Against all odds: Syria’s 2018 World Cup qualifying game

Nader Durgham
Staff Writer


To everyone’s surprise, the Syrian National Football Team impressed the world by being on the verge of qualification for the 2018 FIFA World Cup in Russia.


Celebrations took place after striker Omar Al Somah scored an injury-time equalizer against Iran last Tuesday, ranking his team in third place within their group and keeping their hopes of qualifications alive.


This position means that Syria will have to face Australia in a two-leg round in October, with the winner being put up against the fourth-placed team from the Confederation of North, Central American and Caribbean Association Football (CONCACAF).


Ever since their country plunged into a deadly conflict in 2011, Syrian football players suffered multiple heavy losses. The team lost its fundings, was banned by FIFA from playing in their home stadiums and had several of its players killed as a result of this conflict. They were on the verge of being disqualified from the 2018 World Cup had Malaysia not made a last-minute decision to host all of Syria’s ‘home’ games.


All of these burdens did not stop the players from fighting hard to achieve their goal. Their recent results, which include victories and draws against China, Uzbekistan and Qatar, gave their path a significant upturn which might lead them to the world’s most prestigious tournament.


“Our team is ready to achieve victory and qualify Syria for the first time to the World Cup,” said Team Administrator Muwaffaq Fathallah, in an interview with the Associated Press before their game against Iran.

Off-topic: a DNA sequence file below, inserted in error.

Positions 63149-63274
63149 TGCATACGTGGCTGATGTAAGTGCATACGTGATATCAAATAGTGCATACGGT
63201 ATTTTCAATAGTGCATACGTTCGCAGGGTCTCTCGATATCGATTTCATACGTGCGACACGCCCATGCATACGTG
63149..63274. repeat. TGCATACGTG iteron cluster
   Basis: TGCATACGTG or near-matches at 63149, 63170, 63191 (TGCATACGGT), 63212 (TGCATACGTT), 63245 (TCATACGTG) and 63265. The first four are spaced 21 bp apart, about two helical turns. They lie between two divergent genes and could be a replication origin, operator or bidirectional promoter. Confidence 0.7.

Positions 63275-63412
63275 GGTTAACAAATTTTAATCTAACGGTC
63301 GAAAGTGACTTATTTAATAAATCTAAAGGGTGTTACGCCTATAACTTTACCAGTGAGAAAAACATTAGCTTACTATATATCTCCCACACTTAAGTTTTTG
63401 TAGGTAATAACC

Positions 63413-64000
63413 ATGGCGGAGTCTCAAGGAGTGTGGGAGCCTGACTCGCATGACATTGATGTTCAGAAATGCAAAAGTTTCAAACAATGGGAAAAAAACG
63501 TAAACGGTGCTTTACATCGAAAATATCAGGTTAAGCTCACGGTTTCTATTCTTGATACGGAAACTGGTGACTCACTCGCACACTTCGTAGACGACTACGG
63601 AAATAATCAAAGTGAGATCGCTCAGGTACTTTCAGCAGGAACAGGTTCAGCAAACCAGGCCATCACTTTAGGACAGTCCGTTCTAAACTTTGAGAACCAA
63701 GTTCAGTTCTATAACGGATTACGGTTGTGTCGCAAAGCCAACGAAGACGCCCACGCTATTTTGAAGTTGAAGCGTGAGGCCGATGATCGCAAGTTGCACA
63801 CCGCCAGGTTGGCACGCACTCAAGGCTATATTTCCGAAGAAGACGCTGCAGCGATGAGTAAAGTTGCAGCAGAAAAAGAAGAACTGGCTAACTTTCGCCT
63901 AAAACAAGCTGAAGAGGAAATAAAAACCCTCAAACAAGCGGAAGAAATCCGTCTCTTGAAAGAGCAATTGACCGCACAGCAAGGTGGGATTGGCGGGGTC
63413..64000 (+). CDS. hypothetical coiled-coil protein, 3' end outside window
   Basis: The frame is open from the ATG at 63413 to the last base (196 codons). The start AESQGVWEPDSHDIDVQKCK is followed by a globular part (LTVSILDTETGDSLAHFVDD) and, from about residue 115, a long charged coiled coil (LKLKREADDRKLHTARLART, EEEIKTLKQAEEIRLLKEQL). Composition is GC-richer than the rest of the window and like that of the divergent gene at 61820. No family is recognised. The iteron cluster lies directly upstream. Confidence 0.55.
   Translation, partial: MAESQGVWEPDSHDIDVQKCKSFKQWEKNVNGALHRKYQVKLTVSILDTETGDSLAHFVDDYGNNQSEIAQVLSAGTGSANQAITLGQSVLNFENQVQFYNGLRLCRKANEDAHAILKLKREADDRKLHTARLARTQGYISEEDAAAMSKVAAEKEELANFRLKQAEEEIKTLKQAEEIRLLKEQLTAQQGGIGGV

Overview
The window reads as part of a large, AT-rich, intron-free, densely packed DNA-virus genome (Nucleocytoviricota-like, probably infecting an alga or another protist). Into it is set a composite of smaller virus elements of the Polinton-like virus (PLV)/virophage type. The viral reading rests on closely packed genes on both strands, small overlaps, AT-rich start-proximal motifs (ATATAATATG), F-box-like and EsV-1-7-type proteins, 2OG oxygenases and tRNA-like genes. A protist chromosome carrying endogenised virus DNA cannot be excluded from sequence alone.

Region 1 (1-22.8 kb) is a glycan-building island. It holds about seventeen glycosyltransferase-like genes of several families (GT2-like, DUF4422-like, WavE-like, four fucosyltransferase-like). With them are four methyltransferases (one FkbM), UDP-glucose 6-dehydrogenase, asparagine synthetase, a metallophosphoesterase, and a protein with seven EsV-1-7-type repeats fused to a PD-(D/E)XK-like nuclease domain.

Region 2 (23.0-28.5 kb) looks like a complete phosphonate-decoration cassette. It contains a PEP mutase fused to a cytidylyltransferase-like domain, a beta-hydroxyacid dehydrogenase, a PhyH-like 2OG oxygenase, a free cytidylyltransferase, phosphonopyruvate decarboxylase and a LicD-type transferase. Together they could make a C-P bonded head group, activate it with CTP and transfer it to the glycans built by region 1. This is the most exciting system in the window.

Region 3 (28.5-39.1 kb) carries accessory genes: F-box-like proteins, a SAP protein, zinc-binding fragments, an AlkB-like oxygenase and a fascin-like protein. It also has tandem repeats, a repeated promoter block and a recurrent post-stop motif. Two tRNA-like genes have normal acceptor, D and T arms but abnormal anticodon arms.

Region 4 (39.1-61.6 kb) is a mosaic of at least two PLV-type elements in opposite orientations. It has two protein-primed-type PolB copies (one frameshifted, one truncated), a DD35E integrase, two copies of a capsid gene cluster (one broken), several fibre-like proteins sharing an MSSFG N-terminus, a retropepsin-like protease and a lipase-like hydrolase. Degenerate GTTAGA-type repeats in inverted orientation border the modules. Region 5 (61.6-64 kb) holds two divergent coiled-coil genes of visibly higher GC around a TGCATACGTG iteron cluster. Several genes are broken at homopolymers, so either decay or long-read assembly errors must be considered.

“We want the Syrian people to be happy.” he added.


The team, also known as the Qasioun Eagles is indeed regaining their popularity amongst Syrians with their games being publicly screened in stadiums across Damascus and Aleppo. Their latest result was met with large-scale celebrations in the streets of both Syrian cities. However, this has garnered confusion amongst members of the opposition to the Syrian regime, as the team has previously expressed support for the government of Bashar Al Assad.


Some individuals believe that this surpasses politics, including opposition activist Ahmad Al-Masalmeh who openly encourages and follows the Eagles because this befits the nation as a whole. Despite this, others find that the football team represents Assad’s government and therefore refuse to show them support.


Securing a spot in the World Cup would be a historic achievement for Syria, whose players have historically never had a taste of international competition. The month of June saw them reach their highest FIFA ranking in Syrian football history, ranking 77th out of 211 associations.


The great team spirit and training that lead the Syrian team this far is giving millions of Syrians a reason to celebrate and enjoy their time, helping them momentarily forget about the ongoing conflict.

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